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Tags: coronavirus | emergencyfood

Lesson From Coronavirus Experience: Stock Up

Lesson From Coronavirus Experience: Stock Up

John Cylc By Friday, 10 April 2020 09:15 AM EDT Current | Bio | Archive

The coronavirus pandemic caught us, as both a species and a nation, with our pants down. It should not have. "Pandemic" is a word common to most. We've seen it in movies, read about it in fictional novels and have been ravaged by them multiple times in our history. 1918-1920 Spanish Influenza. Dark Ages Bubonic Plague. The H1N1 Swine Flu was only a decade ago!

Merely a few generations ago, before modern manufacturing and use of preservatives, our ancestors dried, smoked, canned and stored food. I know that short of a major worldwide disruption worse than this current one, with few exceptions, people will probably not be going back to those methods. However, we have an advantage over our long-gone relatives. We have modern food manufacturing technology-canned food, MREs, long-life dehydrated food, irradiation, etc. The question is, will people take advantage of it?

Many of us remember the television series "Doomsday Preppers." It was on the National Geographic network and featured people planning for worst-case scenarios. Many people watched it, but most were probably mocking those on the program. However, during the initial rush on grocery stores after the coronavirus outbreak in our country, those "crazy preppers" didn't seem so crazy after all.  

Why were so many unprepared? We've all seen the rush on grocery stores just before hurricanes make landfall. We remember the days after Katrina when so many had no food or basic supplies. What changed in humans to make us so complacent and comfortable about having empty cabinets or pantries a week after shopping?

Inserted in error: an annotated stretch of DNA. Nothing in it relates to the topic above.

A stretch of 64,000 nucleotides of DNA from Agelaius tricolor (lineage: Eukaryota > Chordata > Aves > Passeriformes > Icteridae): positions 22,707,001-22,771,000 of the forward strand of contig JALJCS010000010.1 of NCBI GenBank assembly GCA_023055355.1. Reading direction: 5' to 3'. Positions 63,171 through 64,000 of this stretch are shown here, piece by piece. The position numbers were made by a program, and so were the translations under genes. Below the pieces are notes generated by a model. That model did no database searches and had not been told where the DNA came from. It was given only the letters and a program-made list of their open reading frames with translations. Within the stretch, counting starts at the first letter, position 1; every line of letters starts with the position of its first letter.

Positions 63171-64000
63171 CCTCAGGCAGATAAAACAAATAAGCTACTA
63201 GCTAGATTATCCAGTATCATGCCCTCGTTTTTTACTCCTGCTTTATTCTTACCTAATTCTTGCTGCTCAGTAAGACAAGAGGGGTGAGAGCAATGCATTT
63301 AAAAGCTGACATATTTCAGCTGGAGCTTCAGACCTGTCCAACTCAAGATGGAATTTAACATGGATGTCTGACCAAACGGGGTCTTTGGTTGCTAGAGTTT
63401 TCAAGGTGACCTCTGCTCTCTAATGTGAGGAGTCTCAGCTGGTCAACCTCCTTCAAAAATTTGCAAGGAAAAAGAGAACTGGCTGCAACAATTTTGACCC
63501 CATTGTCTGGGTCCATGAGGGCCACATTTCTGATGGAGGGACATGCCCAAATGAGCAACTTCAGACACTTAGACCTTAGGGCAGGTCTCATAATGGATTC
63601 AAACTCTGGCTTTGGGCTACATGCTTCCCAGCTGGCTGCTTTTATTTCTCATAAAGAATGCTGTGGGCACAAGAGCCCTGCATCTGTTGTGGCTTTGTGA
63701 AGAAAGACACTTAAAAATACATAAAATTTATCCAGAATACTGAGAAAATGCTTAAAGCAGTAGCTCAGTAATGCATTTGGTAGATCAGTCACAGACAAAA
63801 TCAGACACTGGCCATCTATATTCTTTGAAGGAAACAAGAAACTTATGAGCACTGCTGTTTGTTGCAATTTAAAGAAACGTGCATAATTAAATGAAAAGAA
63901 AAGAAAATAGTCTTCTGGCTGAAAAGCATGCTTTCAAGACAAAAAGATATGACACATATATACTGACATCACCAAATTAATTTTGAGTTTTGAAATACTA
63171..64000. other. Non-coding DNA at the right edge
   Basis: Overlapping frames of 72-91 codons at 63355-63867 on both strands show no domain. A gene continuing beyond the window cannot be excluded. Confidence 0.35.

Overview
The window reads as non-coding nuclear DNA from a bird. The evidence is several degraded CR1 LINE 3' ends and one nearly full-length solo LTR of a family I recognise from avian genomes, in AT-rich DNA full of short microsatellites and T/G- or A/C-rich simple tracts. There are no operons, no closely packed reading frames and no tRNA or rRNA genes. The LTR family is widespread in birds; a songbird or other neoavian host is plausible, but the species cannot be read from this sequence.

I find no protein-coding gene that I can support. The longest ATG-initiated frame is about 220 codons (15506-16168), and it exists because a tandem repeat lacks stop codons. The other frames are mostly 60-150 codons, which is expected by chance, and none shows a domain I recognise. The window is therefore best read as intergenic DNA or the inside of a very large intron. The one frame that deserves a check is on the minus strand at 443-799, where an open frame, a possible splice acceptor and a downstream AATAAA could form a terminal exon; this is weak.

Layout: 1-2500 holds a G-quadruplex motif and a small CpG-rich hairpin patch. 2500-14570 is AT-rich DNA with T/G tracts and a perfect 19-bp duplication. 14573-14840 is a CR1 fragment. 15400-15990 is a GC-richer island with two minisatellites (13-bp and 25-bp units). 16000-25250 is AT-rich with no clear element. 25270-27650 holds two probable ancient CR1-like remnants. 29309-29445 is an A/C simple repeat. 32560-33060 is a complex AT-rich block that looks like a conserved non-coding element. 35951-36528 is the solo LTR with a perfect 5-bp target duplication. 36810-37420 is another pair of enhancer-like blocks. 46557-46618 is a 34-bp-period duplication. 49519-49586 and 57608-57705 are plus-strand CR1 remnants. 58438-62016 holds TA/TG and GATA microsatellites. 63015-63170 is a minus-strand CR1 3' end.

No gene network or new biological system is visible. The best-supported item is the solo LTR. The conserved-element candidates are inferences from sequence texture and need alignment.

The American Red Cross recommends having a 14-day food supply for your household and one gallon of water per person per day. This should be the minimum that you should consider. You don't have to make a giant purchase. With long-life, shelf stable food availability, you should just add an extra 10%-20% to your grocery purchases towards building an emergency provision for you and your family.

Keep any food or bottled water supply fresh by rotating it. There's a term that restaurants use-FIFO. It stands for FIRST IN, FIRST OUT. Use the oldest product first and replace it with a new one. You can store bottled water or gallons of water in a dark area and it will stay potable for at least 2 years. But if you drink some daily, a proper rotation will ensure that it's always fresh.

I am not saying to have a 30-day or 6-month supply. That is a decision that only you and your household can make for yourselves. I am merely reminding you that no one knows what will happen tomorrow. 2020 has taught us that. The possibilities are endless: earthquake, tornado, hurricane, virus, economic collapse. Be ready for the next event because that is the one thing I can guarantee: There will be a "next time."

John Cylc is a conservative Christian and eight year U.S. Army veteran who primarily speaks out on the Second Amendment, gun rights issues, and contemporary topics. Born and raised in Philadelphia, he currently resides with his wife and youngest son in the foothills of the Smoky Mountains in beautiful East Tennessee. He is the founder of ThirteenFox.com and a contributor to LifeZette. To read more of his reports — Click Here Now.

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During the initial rush on grocery stores after the coronavirus outbreak, those "crazy preppers" didn't seem so crazy after all.  
coronavirus, emergencyfood
Friday, 10 April 2020 09:15 AM
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